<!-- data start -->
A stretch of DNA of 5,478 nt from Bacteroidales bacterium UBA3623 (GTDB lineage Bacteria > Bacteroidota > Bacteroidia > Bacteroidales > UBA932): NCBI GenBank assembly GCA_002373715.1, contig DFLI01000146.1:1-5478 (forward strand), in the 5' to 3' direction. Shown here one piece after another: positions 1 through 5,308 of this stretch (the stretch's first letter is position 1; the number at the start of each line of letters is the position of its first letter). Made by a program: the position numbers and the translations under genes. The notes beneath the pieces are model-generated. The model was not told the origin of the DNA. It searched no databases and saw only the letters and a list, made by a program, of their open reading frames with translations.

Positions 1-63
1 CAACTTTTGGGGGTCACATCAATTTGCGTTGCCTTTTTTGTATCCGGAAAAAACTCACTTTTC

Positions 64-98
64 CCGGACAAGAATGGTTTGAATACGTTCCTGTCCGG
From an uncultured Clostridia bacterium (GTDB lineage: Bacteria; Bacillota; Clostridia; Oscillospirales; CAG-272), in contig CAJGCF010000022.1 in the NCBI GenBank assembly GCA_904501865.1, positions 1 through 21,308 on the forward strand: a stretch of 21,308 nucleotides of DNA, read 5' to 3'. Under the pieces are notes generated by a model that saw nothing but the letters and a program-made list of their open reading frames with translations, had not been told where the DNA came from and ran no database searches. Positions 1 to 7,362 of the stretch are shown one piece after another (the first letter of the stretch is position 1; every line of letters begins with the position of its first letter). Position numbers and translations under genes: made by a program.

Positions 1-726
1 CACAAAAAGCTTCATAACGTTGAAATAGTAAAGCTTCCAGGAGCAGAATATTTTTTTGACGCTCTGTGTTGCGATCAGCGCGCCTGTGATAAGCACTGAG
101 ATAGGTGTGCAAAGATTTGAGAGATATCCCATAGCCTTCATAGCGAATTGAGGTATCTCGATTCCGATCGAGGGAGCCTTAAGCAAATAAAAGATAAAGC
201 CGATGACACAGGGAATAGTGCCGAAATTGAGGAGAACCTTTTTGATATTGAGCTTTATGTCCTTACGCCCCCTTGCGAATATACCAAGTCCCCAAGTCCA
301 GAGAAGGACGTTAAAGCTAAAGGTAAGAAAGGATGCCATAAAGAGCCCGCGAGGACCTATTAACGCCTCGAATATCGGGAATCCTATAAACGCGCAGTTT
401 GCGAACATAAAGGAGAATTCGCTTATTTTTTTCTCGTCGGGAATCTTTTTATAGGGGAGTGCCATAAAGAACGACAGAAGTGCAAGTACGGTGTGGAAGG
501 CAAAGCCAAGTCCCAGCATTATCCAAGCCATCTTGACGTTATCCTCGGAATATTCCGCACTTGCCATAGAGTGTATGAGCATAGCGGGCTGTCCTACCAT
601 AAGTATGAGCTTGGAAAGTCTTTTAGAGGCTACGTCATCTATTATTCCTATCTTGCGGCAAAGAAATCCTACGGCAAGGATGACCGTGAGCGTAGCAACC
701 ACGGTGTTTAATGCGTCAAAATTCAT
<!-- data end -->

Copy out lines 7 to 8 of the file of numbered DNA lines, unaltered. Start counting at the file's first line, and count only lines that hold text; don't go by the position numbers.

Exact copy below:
Positions 1-726
1 CACAAAAAGCTTCATAACGTTGAAATAGTAAAGCTTCCAGGAGCAGAATATTTTTTTGACGCTCTGTGTTGCGATCAGCGCGCCTGTGATAAGCACTGAG